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Working For Tips At A Bar Or Restaurant In New York?

Know Your Rights Under the New York State Hospitality Industry Wage Order

By Susan T. McNeil, Esq.

On March 1, 2011, the New York Department of Labor implemented the Hospitality Industry Wage Order [“HIWO”]. The HIWO is a complex group of multifaceted provisions that establish a wide variety of wage and hour rules for the hospitality industry. This is the first installment of a series of blog posts aimed at helping hospitality workers understand their rights under the HIWO and how to figure out if their employer is playing by the rules. Up first is an explanation of which employers and employees are covered by the HIWO and an explanation of the interaction between the minimum wage and the “tip credit” used by many employers to offset wage costs.

 

Which employers must follow the Hospitality Industry Wage Order?

 

Every New York employer in the “hospitality industry” must abide by the HIWO. The hospitality industry is defined to include both “restaurants” and “hotels.” Restaurants include any eating or drinking establishment that prepares and offers food or beverage for human consumption either on its premises or by catering, banquet, box lunch, curb service or counter service.  The term hotel is broadly defined to include commercial hotels and motels, resorts, camps, and dude ranches, among other facilities.

 

What Hospitality Industry Workers are covered by the Hospitality Industry Wage Order?

 

“Food service workers” and “service employees” who are paid hourly and work for a covered restaurant or hotel, as described above, benefit from the HIWO. Under the HIWO, a food service worker is someone that serves food and drinks to guests and regularly receive tips. This includes servers, bartenders, and bussers.  A service employee, according to the HIWO, is someone that is not a food service worker but nonetheless customarily receives tips. This includes “to-go” expediters and host/hostess, but generally not delivery drivers. Other hourly restaurant employees, such as kitchen and maintenance staff, are considered “non-service employees,” and are not covered by the HIWO. Employees who work for the Federal, State or municipal government and those who work in an executive, administrative or professional capacity are not covered by the HIWO.

 

What is the “tip credit” and how does it affect my hourly rate of pay?

 

If you are a food service worker or a service employee working in the hospitality industry in the State of New York, you must be paid at least the minimum hourly wage for all time worked up to 40 hours per week. You become eligible for overtime pay at the rate of 1.5 times your regular hourly rate, be it the minimum hourly wage rate or otherwise, if your work week exceeds 40 hours. Effective December 31, 2020, the minimum wage in Long Island and Westchester County, New York is $14.00/hour, and $12.50/hour for the rest of the state except New York City [“NYC”] where the minimum wage is $15.00/hour.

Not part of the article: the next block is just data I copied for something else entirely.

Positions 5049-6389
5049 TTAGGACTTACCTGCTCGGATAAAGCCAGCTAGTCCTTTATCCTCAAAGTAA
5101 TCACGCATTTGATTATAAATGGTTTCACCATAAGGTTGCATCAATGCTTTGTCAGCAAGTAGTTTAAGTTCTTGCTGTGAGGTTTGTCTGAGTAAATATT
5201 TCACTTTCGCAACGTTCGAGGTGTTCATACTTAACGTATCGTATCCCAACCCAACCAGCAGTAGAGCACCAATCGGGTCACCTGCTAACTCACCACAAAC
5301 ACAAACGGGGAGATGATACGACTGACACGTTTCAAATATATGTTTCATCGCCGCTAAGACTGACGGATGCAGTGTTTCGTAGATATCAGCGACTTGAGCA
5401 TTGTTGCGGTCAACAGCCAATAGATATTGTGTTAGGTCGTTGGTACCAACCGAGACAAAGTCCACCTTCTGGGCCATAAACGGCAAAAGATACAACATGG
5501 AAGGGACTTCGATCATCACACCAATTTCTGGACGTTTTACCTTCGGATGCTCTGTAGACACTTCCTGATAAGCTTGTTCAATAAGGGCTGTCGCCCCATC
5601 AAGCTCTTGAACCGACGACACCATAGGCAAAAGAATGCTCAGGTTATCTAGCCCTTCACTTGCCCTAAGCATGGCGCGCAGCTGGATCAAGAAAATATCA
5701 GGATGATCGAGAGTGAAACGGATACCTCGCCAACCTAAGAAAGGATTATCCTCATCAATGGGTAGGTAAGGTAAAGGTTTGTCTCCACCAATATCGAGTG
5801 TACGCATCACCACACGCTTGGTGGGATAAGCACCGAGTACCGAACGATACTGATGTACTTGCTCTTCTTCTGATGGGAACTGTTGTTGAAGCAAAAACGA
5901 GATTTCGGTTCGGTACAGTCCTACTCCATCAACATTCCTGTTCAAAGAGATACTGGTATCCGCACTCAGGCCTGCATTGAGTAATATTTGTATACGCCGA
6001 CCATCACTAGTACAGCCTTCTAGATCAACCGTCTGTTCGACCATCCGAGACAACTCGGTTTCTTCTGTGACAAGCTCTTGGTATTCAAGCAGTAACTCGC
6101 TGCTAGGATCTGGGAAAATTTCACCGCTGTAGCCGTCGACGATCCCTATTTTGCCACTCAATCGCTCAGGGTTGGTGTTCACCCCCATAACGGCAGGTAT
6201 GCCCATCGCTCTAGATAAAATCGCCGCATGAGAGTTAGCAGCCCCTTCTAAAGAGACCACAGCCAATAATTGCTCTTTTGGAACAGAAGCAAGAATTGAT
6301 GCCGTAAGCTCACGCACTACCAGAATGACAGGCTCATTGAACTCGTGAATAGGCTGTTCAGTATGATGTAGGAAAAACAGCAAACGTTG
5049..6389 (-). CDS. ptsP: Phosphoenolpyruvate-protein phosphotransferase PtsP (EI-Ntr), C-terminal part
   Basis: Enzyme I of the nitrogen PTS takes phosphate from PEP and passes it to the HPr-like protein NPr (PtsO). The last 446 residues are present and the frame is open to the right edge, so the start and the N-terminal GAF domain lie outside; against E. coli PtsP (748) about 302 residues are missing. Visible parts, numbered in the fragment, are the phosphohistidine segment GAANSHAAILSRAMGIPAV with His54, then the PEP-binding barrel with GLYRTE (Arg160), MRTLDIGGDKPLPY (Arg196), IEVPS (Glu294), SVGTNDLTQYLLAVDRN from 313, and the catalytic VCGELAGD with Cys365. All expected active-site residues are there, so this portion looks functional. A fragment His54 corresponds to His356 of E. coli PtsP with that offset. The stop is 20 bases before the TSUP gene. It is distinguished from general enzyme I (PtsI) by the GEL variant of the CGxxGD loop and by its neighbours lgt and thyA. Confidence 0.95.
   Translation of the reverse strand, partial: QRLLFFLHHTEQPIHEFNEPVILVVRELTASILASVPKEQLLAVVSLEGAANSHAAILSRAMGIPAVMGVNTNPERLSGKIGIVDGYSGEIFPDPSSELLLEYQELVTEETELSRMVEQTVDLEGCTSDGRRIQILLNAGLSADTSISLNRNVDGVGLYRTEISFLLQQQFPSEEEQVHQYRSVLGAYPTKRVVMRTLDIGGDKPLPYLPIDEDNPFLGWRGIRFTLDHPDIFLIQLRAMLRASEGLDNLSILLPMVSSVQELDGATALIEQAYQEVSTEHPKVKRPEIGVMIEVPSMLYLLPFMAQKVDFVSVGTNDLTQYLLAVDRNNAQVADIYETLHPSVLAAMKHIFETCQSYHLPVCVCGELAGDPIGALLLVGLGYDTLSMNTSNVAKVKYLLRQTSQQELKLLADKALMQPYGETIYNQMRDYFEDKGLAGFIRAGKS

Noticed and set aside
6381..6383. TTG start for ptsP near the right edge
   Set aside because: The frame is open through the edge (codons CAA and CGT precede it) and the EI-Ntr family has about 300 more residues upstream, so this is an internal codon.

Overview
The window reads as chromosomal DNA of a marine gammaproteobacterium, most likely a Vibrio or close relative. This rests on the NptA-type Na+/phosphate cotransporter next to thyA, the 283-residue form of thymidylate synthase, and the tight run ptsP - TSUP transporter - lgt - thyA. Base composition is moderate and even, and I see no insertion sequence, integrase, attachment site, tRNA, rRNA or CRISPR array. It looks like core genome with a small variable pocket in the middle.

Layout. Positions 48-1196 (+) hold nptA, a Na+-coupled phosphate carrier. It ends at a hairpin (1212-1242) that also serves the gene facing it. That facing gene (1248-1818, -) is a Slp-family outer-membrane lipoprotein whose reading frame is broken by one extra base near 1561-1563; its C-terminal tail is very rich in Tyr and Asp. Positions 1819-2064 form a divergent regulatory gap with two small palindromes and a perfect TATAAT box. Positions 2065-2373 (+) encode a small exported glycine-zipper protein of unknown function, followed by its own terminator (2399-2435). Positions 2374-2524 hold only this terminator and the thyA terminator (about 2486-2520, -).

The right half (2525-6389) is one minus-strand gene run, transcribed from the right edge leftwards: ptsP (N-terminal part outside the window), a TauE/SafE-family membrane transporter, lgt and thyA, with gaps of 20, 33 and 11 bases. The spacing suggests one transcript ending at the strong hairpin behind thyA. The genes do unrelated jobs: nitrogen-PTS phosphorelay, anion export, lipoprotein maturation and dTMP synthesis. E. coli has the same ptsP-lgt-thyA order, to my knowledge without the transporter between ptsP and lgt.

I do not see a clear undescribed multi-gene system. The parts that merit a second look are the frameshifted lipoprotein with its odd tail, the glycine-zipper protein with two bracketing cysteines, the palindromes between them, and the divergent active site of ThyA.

The HIWO “tip credit” provision allows your employer to reduce its out-of-pocket wage expenditure by subsidizing your hourly wage rate with the tips you earn during your shift. It is important to understand that the tip credit does not relieve your employer from its obligation to pay you at least the minimum hourly wage for 40 hours of work in a week or from paying you 1.5 times your hourly rate for hours exceeding 40 during a work week.

 

Here is an example of how the tip credit works:

 

You currently work as a server at a restaurant on Long Island or in Westchester County earning the appropriate New York state minimum wage of $14.00/hour for each hour you work up to 40 hours in a week. Under the HIWO, your employer can pay you $9.35/hour and claim a tip credit of $4.65/hour to get you to the minimum hourly wage threshold of $14.00.  However, if your tips do not average out to $4.65/hour during your shift, your employer must cover the shortfall so that you earn the minimum hourly wage of $14.00. If business is slow and, as a result, tips earned during your shift do not average at $4.65/hour, your employer must make up the shortfall by reducing the tip credit and increasing your hourly rate from $9.35 so you earn minimum wage.

 

The same principle applies in the rest of New York State, but the amount of the allowable tip credit varies. In the remainder of New York, except NYC, the allowable tip credit is $4.15/hour provided you earn tips of at least that amount on average during your shift, so tips combined with the employer’s share of the minimum wage ($8.35/hour) gets you to the minimum wage of $12.50/hour.  In NYC, the allowable tip credit is $5.00/hour provided you earn tips of at least that amount, so tips combined with the employer’s share of the minimum wage ($10.00/hour) gets you to the minimum wage threshold of $15.00/hour.

 

Reviewing your weekly pay stub is the best way to determine if your employer is taking unfair advantage of the tip credit. If your gross wages ((hourly rate) x (hours worked) + tips for the week) divided by the number of hours worked is less than minimum wage, it is possible that your employer has violated the HIWO.

 

If your employer is subject to the HIWO and you suspect a compliance issue, you should contact an attorney or the New York State Department of Labor.

 

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